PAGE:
Specializing in Indianapolis 500 Cars of Earlier Times
As seen on display at the Indianapolis Speedway Hall of Fame/Museum
John Snowberger, son of famed Indy 500's great "Russ Snowberger" has his father's qualities with his meticulous
eye for art and flowing lines, he has become one of the finest crafters of hand-modeled race cars in the world today.
When John began, he crafted his cars from wood. Later on, he began constructing 1/8" scale racing machines
of the very aluminum and other materials which comprised the full size machines of yesteryear.
His models are not the stamped-out $150 cars one sees advertised in magazines. Every car John turns out is hand-formed
as a one-off creation, with 30 to 40 hours of work involved. The body panels are fitted to the exact specifications
as the original Indy roadsters of dirt track champ cars. Unlike most such cars, the nose, side panels, tail and
all related body parts are separate pieces. Even the knock-off wheels and hubs are functional.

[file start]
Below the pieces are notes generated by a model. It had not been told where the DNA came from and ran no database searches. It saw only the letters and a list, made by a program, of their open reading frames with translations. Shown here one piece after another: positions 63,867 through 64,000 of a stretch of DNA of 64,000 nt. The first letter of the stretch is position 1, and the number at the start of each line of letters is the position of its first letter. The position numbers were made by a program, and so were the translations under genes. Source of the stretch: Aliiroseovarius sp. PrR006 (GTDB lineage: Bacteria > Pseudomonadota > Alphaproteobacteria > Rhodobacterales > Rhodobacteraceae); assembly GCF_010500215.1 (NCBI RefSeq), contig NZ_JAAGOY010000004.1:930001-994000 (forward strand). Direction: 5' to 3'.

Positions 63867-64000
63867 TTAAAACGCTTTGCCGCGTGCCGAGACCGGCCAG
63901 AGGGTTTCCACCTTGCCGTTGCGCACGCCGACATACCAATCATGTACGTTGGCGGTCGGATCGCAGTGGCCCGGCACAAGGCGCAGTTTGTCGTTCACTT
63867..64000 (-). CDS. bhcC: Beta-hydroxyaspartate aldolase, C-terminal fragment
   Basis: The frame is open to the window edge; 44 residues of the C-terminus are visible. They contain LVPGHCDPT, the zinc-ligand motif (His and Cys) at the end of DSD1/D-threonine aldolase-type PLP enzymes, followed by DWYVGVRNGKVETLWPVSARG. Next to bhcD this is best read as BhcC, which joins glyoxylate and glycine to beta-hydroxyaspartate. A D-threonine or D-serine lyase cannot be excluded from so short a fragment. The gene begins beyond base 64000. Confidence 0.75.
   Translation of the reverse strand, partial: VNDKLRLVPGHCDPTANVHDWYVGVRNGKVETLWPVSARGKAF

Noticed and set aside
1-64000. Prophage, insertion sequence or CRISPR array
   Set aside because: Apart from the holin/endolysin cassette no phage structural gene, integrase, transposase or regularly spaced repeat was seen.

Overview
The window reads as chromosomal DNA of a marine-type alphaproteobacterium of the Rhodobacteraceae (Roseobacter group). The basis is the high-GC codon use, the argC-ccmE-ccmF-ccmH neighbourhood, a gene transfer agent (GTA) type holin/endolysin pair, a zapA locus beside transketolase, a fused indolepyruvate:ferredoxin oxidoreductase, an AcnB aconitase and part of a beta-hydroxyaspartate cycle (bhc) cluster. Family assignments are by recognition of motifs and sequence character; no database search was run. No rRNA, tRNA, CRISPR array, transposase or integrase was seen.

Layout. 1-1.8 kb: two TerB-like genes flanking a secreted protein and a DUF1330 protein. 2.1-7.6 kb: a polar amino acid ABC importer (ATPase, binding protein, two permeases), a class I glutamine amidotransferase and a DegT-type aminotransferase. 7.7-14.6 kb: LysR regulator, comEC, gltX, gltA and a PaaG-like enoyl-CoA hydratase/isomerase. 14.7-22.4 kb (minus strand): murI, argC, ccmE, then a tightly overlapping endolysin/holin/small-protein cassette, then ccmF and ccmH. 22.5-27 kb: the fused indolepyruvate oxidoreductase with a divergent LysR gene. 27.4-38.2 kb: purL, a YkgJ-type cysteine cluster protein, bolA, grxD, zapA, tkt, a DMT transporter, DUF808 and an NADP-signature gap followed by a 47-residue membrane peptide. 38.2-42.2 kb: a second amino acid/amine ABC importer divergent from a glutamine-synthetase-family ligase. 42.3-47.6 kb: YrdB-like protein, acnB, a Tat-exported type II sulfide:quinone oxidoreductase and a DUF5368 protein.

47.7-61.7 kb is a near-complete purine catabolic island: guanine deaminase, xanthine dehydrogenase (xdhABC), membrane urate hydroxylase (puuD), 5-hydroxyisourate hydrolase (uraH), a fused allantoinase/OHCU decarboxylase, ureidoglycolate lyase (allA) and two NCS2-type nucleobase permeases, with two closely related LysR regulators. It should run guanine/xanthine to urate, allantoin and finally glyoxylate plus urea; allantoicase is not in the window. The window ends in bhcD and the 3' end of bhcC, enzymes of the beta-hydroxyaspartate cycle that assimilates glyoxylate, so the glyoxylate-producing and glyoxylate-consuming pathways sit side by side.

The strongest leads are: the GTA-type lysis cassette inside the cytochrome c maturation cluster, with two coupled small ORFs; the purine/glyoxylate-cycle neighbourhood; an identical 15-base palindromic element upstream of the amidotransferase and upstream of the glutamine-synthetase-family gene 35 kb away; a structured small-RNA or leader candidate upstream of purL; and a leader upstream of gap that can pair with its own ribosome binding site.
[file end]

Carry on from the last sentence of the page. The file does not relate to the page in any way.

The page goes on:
John has built everything from a replica of his father's 1928 Marmon front-drive Indy car to the famous Grant King-chassied
STP Oil Treatment Special, a championship dirt track racer driven by Mario Andretti. In between are models
of his dad's famous Studebaker-powered Indy car, the famous Belanger 99, and a stunning array of Kurtis-Kraft
and Watson Indy roadsters. Some of them include Bob Sweikert's '55 Indy winner, Lindsey Hopkins Indy roadster
driven by Bill Vukovich, and the '63 Agajanian Willard Battery Special known as "Ol'Calhoun," driven to victory by
Parnelli Jones. The model of the Studebaker driven to fame by Russ Snowberger was put on display at the Indianapolis
Motor Speedway Hall of Fame Museum.
John doesn't limit himself to model car work. When he has the time, he has restored several of the
Federal Engineer Specials wrenched by his father. This includes a prize-winning redo of the Federal dirt car
driven to stellar performances by Larry Crockett, Bob Veith and others. John often drives this car at vintage racing
meets across the country.
As one writer wrote about John Snowberger:
"The apple doesn't fall too far from the tree."